As we might imagine Zeus was enraged by this trickery and He sought to punish us for it. He took fire from us, so that we must eat our new won meat raw and shiver in the cold. But, and here the story goes the same – Prometheus felt sorry for us and did His best to steal fire back from the Gods and gift it to us again.
But of course, Zeus was even more enraged and there was no coming back from this one. For us, we were punished with Pandora, a story for another time. But Prometheus suffered perhaps more terribly than did we. Zeus had Prometheus bound and chained with the strong chains of Hephaestus, to a rock or pillar at the peak of a mountain in the Caucasus mountains. Here every day an eagle, said to be the offspring of Echidna and Typhous, would tear open Prometheus and devour His liver.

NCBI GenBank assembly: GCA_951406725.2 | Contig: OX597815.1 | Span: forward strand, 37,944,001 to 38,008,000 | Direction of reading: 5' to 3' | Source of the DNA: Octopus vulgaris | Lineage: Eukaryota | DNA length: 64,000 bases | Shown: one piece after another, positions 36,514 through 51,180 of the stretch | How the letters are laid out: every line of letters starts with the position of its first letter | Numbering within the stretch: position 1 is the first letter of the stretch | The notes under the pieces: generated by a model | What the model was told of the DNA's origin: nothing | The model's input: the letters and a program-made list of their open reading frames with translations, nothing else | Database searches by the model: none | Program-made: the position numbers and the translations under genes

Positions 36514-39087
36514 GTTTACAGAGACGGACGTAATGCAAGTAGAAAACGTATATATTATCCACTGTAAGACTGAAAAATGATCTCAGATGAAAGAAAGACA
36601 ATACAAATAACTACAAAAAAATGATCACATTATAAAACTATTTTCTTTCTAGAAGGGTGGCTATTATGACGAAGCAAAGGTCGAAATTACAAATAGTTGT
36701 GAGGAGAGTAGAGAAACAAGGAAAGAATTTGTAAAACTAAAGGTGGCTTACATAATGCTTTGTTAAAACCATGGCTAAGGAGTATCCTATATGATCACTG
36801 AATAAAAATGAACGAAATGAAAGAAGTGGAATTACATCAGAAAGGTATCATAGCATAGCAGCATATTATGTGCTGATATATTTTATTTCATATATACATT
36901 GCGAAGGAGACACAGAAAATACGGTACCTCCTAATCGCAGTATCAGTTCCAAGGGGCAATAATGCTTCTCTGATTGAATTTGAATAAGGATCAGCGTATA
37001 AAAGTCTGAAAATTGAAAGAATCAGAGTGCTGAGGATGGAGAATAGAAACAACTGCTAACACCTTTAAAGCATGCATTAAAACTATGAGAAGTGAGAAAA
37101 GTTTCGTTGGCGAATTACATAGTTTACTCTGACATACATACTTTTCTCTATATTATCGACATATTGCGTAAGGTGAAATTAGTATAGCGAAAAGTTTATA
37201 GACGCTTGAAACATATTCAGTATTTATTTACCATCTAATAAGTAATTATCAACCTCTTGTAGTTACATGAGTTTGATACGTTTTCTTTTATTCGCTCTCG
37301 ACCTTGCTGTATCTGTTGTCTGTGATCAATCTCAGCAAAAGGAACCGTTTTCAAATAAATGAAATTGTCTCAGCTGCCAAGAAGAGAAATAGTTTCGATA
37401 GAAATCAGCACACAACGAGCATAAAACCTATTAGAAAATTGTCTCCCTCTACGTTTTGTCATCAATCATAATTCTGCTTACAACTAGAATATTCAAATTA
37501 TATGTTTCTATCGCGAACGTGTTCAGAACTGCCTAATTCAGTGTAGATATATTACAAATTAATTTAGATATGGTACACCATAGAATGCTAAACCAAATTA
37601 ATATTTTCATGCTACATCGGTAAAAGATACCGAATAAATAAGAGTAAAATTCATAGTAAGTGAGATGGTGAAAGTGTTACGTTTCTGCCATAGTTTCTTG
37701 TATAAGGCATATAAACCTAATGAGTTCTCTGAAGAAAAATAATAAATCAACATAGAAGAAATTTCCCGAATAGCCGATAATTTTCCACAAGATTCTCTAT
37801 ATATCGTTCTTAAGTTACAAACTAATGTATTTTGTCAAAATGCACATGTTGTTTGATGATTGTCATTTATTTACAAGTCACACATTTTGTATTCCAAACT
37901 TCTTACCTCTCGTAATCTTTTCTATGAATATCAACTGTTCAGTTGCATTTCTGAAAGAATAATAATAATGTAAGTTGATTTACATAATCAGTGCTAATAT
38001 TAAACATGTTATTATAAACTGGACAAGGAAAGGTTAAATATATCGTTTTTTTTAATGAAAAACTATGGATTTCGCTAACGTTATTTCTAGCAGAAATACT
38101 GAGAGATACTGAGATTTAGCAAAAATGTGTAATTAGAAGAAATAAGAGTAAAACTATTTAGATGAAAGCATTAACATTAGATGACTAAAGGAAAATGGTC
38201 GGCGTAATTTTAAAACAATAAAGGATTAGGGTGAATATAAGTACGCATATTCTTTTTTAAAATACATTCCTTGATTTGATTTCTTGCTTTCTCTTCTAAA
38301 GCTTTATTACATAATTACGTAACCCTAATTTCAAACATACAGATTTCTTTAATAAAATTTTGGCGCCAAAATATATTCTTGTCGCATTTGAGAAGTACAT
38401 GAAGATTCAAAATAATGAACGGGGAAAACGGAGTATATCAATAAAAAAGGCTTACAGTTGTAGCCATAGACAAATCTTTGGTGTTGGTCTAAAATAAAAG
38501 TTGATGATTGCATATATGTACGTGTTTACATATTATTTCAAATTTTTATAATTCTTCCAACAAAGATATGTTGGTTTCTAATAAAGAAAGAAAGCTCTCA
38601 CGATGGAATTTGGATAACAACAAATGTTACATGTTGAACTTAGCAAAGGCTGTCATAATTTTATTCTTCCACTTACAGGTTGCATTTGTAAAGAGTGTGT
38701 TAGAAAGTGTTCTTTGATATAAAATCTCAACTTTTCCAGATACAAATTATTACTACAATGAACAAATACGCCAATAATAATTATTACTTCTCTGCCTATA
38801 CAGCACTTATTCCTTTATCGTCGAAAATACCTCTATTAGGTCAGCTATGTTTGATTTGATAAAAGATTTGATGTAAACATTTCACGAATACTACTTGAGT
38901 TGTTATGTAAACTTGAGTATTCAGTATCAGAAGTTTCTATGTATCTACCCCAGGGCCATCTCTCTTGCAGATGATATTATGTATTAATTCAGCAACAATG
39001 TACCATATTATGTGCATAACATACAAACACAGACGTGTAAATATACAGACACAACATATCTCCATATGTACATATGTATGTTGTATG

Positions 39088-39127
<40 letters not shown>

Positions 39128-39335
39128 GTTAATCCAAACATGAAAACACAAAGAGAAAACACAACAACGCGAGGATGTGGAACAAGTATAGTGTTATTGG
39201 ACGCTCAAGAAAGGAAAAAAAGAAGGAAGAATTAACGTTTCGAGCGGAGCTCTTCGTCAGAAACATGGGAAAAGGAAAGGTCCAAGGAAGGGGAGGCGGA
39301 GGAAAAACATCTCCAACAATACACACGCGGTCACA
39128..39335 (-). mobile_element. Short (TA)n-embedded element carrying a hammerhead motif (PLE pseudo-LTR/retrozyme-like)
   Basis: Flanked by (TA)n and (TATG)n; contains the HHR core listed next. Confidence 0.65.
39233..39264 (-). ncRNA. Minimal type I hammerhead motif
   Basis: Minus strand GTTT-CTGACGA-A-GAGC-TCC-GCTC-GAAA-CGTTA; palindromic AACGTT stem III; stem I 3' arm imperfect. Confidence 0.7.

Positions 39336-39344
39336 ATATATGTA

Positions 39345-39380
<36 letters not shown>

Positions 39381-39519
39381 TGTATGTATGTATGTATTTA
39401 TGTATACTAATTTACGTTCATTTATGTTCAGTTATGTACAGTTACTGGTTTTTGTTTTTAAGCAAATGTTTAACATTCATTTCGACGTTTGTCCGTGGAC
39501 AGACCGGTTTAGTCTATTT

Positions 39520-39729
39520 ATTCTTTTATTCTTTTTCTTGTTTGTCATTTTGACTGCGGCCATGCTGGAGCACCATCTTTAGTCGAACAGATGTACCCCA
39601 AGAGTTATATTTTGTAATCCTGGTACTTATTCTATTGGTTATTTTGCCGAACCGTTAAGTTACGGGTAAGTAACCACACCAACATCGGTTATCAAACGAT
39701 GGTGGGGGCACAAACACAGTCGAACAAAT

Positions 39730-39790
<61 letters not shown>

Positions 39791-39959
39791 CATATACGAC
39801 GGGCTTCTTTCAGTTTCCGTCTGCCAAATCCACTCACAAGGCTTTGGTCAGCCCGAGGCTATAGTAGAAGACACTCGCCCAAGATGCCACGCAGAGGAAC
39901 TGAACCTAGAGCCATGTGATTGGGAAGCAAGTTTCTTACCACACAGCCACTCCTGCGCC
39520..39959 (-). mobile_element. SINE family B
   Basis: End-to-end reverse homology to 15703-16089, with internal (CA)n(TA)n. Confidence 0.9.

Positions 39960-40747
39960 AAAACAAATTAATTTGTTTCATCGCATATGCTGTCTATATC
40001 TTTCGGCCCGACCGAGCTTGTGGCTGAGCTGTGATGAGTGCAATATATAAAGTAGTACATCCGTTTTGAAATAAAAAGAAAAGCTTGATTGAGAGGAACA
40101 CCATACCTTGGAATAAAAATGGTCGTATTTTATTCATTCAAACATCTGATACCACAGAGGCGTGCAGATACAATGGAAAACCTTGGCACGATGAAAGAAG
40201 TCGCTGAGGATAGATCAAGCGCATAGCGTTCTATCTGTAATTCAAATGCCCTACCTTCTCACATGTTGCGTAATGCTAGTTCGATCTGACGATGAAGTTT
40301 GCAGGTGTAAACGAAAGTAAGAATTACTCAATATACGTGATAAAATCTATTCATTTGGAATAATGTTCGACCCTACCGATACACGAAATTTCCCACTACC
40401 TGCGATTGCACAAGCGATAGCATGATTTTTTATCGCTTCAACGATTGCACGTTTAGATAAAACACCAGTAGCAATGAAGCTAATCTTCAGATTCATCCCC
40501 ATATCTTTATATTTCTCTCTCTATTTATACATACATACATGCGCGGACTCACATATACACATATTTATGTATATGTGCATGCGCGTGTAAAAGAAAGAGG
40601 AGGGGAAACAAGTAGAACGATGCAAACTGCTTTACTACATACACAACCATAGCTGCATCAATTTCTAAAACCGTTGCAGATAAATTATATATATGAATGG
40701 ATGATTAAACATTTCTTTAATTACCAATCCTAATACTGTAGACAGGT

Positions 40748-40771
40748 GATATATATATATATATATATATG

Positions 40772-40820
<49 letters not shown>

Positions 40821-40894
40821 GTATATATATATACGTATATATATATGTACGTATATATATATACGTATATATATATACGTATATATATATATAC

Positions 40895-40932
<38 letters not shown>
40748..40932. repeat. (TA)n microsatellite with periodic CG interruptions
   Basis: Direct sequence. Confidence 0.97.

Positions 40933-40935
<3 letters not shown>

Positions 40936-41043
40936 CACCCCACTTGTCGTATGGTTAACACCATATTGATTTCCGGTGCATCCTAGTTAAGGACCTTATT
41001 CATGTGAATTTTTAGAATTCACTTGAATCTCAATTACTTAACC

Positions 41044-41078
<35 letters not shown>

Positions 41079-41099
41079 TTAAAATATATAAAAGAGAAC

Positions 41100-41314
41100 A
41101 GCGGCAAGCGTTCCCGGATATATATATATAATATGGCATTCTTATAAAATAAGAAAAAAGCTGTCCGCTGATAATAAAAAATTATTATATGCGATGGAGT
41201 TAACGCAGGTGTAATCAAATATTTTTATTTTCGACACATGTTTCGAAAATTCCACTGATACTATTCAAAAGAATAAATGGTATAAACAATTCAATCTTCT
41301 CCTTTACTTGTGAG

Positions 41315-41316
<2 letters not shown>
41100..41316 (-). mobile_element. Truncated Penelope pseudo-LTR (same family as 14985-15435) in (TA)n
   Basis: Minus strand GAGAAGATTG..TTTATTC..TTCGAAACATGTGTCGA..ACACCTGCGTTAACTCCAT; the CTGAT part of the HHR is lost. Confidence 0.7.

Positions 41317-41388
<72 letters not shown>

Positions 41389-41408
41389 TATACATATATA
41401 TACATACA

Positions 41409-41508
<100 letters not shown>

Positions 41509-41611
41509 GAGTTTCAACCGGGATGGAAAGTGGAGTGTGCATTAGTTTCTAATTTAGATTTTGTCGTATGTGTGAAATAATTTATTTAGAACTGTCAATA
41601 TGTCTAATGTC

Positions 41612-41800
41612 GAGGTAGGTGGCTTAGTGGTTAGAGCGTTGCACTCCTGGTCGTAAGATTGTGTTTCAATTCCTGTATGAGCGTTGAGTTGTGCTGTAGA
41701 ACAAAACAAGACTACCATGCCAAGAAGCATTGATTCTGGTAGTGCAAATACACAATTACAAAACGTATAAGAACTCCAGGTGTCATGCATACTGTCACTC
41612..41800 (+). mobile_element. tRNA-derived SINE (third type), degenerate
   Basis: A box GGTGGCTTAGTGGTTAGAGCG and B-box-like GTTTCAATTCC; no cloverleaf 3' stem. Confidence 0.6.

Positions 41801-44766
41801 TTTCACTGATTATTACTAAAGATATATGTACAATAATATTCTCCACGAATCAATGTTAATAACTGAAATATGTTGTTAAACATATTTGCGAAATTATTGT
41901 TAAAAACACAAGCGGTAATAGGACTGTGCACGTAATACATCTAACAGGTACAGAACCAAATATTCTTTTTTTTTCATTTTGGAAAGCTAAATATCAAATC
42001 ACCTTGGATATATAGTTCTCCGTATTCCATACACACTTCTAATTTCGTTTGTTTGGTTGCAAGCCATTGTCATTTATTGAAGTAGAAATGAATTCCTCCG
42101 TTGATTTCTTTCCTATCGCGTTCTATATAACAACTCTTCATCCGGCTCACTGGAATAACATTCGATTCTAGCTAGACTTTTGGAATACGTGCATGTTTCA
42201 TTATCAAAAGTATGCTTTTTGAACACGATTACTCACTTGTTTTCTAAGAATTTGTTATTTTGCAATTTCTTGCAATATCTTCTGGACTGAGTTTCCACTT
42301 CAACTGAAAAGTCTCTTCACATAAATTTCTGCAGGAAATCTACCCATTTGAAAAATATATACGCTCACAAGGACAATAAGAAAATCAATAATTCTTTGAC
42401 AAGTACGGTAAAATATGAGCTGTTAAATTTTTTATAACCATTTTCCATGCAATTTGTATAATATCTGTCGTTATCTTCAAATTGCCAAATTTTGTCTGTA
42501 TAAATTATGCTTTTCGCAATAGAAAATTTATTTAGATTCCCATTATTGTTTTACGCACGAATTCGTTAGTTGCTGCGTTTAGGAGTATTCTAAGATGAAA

But every night His liver would regrow and regenerate, becoming whole again, so that in the new day the eagle could again tear Him open and devour the liver once more. And on and on over the centuries and perhaps even the millennia – some say 30 thousand years! – did Prometheus suffer this torment in our name.
Prometheus could still see far and hear much that happened in the world and in Olympus. So it was that He learned a secret that would one day come to be of great import to Zeus – the Goddess Thetis would one day bear a child who would supplant their father. Why should this matter? Because Zeus was soon planning to wed that very same Goddess, He would then become that father to be dethroned!